Anyways, I think the bigger pricing issue for 787 is whether Boeing wants to do something with their deferred cost. At the current rate, I don't think they can zero the deferred cost when the current backlogs are delivered.

So, worst case many years from now they take a write down of whatever remains in the unsold portion of the accounting block if it becomes likely that some frames in the block will not be sold. Yet I think anyone who's watching realizes we're far far far away from the end of the 787 program, and every time they sell another block of 100 of so frames they'll increase the accounting block which will decrease the per-frame contribution to deferred cost.
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Re: Pressure mounts on Airbus A330 in widebody order battle

Thu Mar 08, 2018 9:50 pm

kevin5345179 wrote:
I wonder how does the material cost compare. After all, 787 has a lot more composite material and those material do cost more. Regardless the techniques for building the plane, the material cost won't go away ...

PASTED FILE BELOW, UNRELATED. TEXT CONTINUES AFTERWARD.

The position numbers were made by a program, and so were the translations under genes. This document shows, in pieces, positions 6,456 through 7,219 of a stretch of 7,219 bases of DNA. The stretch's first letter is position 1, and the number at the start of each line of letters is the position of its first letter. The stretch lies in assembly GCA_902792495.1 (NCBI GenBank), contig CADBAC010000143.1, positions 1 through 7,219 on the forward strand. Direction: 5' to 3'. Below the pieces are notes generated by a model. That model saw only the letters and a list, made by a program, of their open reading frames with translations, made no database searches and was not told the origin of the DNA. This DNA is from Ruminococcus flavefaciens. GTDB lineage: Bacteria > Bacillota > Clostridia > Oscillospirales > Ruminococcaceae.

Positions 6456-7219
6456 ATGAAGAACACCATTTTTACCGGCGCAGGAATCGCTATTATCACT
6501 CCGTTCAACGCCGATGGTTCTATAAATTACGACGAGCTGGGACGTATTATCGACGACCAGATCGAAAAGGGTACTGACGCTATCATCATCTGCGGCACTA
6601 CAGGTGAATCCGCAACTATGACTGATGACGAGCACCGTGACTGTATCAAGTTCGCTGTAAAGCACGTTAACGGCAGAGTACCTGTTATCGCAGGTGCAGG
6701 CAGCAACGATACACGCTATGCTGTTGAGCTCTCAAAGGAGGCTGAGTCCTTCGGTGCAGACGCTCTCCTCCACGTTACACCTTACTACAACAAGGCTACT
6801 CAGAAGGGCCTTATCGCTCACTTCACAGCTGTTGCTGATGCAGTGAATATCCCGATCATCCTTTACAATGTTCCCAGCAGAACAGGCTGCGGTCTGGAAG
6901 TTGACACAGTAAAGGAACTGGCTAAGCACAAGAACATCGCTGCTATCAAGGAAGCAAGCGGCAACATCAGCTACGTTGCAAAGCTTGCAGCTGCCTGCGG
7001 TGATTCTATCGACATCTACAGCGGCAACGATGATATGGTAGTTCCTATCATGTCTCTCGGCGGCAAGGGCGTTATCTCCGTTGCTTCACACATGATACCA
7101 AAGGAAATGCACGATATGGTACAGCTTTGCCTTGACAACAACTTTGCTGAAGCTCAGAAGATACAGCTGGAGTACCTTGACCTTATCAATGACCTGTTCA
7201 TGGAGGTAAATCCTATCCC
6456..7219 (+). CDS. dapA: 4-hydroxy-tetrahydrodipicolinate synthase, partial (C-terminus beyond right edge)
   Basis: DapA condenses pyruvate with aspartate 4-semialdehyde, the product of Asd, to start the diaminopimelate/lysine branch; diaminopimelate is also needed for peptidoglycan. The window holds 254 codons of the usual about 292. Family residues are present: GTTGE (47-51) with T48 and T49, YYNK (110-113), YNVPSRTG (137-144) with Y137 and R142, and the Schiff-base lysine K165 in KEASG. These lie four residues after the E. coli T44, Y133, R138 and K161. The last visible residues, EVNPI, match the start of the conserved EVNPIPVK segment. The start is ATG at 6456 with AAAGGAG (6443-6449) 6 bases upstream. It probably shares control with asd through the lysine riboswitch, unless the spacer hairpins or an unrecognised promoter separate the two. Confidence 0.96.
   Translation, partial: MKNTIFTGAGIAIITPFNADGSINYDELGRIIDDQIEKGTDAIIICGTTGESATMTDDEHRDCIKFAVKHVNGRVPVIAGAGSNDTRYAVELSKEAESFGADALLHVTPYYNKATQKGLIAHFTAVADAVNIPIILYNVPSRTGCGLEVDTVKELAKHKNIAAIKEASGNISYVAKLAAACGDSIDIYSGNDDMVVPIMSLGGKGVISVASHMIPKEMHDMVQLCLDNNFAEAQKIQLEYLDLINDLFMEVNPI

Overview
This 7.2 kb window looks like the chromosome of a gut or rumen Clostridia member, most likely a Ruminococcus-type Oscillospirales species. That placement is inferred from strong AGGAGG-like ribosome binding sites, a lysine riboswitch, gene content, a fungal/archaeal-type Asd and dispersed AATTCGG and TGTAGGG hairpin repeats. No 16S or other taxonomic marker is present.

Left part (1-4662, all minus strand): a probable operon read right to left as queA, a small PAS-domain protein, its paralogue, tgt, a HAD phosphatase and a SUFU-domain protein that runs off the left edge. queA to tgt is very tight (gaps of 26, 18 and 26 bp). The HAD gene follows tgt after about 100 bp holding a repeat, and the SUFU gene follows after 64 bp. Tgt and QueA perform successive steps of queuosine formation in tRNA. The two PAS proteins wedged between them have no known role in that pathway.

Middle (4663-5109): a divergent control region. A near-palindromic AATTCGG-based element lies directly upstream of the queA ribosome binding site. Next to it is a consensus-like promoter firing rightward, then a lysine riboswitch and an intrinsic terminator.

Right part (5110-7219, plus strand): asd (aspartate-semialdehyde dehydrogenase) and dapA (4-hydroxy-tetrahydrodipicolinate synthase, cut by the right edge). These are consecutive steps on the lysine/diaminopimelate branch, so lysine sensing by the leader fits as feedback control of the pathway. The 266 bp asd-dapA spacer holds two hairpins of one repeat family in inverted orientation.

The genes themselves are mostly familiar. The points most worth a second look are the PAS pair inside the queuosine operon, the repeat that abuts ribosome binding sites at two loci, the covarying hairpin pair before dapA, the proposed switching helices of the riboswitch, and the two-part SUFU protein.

Anyways, I think the bigger pricing issue for 787 is whether Boeing wants to do something with their deferred cost. At the current rate, I don't think they can zero the deferred cost when the current backlogs are delivered.

I can buy aerospace grade titanium for $30 a kg. So even if the 787 was entirely made out of Titanium the raw material cost would be only $3 million.

Raw material cost would be lucky to be 1-2% of the actual sale price. The majority of it is the labour cost and supplier profit margin. So even if the raw material cost of the 787 was double it could still be built way cheaper if the labour cost is less.

I could see the carbon design requiring far less assembly labour.

I agree with bigjku that the cost to make a single 787-9 is now close to parity to a A330-900. 2-3 years ago that wouldn't have been true, the 787 would have been much more expensive to build.
 
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Re: Pressure mounts on Airbus A330 in widebody order battle

Thu Mar 08, 2018 9:52 pm

Stitch wrote:
JamesCousins wrote:
Good point, the competitor isn't that great, although if the A320neo family didn't work really well for airlines Airbus would have been heavily pressured to peruse a new design. There's good reason it's sold very well...